Use of force very infrequent at Hermiston Police Department

Policers officers in Hermiston were able to peacefully end a tense standoff with a suicidal man in the 500 block of West Standard Avenue last week. When police arrived on the scene, they discovered a man with a loaded handgun threatening suicide and demanding officers shoot him.

No matter the circumstances, a police standoff is one of those situations that can quickly go bad very fast.

That’s why the actions of the Hermiston Police Department Friday are so significant and should be a prototype for excellent police work and restraint.

The standoff centered around a suicidal adult in the 500 block of West Standard Avenue. When police arrived, they discovered a man with a loaded handgun threatening suicide and demanding officers shoot him.

Officers began to talk to the man and waited for a crisis negotiator from the police department. The crisis ended when police persuaded the man to give himself up, hand over his weapon and agree to a mental health evaluation.

It was a tense situation with plenty of potential to turn deadly at any moment. Without any doubt, police had enough legal justification to use deadly force several times during the crisis. Instead, police focused on intervening and attempting to calm the situation. There was no rush to seek closure on the incident with an assault on the man’s home. Instead of busting through doors, police held back and sought to end the crisis peacefully.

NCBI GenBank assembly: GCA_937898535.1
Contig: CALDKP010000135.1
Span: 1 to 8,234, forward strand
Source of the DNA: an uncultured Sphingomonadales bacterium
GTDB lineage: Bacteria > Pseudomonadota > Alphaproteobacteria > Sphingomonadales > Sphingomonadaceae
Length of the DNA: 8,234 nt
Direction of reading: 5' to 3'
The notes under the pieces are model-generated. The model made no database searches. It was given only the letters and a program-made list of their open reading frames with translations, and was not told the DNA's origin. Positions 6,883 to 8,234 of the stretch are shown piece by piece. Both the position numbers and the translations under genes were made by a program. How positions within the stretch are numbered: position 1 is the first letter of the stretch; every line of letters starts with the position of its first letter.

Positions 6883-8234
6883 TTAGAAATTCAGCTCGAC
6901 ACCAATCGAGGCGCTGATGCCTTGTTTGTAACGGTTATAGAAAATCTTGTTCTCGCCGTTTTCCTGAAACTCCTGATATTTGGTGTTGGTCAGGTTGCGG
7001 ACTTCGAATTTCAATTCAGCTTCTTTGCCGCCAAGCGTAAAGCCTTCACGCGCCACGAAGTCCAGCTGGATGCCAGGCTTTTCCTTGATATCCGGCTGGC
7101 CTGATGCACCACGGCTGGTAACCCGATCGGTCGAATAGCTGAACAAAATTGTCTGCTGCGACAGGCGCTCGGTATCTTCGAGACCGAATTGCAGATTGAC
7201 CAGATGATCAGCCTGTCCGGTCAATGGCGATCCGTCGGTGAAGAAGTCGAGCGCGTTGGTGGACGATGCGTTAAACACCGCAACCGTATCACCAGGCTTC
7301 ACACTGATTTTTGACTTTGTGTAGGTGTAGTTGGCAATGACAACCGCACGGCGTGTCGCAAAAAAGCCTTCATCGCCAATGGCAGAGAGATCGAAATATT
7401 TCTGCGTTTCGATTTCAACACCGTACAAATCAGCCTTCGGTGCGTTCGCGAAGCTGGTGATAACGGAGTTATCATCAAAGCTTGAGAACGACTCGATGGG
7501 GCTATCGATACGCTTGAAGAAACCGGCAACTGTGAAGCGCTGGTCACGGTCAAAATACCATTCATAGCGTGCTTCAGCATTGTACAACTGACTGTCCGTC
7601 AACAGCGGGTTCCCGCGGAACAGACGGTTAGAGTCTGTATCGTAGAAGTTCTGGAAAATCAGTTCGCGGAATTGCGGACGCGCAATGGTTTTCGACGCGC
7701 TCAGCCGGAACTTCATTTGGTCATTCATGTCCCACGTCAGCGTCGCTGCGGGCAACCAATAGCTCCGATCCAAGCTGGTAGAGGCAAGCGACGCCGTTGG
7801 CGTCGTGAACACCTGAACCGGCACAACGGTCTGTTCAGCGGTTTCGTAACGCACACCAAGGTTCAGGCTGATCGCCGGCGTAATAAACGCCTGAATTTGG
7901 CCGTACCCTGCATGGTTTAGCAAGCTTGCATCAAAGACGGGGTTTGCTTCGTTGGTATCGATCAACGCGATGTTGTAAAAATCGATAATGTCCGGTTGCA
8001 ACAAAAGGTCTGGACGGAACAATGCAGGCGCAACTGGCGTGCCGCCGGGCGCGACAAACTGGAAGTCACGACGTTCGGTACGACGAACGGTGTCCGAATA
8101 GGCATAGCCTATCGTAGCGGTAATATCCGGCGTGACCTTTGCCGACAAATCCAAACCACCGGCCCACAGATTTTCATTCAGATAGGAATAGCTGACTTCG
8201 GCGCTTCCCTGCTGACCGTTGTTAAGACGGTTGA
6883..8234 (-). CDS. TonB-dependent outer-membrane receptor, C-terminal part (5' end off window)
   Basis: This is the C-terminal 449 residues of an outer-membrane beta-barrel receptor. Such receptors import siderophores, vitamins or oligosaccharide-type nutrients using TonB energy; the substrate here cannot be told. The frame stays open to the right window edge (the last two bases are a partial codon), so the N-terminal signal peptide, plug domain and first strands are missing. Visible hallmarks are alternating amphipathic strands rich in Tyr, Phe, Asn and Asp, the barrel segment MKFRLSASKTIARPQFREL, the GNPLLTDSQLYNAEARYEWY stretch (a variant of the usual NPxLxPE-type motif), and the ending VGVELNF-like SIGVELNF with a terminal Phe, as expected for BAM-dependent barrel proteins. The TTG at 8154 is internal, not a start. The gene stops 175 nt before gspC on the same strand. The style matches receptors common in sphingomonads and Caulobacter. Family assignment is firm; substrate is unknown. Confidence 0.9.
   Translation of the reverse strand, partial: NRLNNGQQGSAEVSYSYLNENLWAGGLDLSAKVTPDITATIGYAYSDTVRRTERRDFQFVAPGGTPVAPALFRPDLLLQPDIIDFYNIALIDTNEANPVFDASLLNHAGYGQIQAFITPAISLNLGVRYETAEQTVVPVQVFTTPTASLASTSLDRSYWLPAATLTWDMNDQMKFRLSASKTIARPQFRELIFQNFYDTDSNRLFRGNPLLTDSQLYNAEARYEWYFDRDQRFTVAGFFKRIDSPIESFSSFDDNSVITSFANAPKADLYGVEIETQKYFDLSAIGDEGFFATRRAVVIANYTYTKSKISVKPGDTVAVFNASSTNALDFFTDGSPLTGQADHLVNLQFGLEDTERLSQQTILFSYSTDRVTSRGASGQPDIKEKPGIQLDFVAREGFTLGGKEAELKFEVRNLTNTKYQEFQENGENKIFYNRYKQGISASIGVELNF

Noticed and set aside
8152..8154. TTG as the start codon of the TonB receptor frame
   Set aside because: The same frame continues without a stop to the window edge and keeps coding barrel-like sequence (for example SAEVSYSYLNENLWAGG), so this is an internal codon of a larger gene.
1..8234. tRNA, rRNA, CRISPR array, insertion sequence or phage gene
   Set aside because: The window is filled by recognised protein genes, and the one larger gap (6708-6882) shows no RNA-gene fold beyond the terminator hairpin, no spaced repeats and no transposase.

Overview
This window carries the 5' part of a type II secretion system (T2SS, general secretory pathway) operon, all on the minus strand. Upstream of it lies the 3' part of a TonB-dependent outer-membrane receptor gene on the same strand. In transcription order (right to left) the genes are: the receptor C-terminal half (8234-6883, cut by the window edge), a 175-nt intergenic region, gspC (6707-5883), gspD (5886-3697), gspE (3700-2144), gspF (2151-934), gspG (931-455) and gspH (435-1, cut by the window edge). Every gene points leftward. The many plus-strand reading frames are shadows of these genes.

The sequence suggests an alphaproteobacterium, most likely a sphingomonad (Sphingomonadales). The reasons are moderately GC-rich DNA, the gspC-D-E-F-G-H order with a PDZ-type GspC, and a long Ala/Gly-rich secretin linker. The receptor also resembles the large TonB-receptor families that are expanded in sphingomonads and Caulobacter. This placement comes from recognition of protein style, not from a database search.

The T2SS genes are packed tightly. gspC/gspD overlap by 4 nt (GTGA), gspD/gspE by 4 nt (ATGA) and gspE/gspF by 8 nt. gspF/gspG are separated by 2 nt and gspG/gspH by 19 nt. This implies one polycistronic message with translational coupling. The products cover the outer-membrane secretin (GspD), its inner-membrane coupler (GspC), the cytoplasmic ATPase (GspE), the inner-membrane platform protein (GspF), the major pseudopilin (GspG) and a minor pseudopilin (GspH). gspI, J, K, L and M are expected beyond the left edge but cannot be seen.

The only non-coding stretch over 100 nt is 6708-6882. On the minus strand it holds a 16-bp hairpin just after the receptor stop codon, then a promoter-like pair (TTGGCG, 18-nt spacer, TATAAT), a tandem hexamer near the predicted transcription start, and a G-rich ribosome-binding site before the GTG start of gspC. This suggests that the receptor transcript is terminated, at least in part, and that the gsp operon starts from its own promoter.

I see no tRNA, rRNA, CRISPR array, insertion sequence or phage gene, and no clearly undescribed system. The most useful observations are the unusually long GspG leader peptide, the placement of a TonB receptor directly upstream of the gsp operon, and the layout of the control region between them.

That kind of restraint deserves praise and should make the residents of Hermiston take great pride in their police force.

Police are, indeed, delegated to serve and protect their communities. Part of that service involves holding back and seeking every measure to end a standoff such as the one Friday in a peaceful way.

The resolution of the incident shows clearly that Hermiston police are focused on protecting every member of the public, even an individual who is threatening them with a firearm.

Police don’t get the kind of praise they deserve on a regular basis. The world we live in often pushes the worse cases of police work to the forefront without the kind of context that is needed to explain specific actions.

Police shootings make headlines and gather viewers on TV, but are hardly a day-to-day reality. Instead, police work is hard, sometimes boring and occasionally dangerous.

The situation last Friday in Hermiston carried all the hallmarks of yet another tragedy — for the police and the individual at the center of the situation.

Instead, the crisis ended peacefully because the Hermiston Police Department made helping — rather than hurting — a local resident a priority.

The Hermiston Police Department deserves high praise for its actions.

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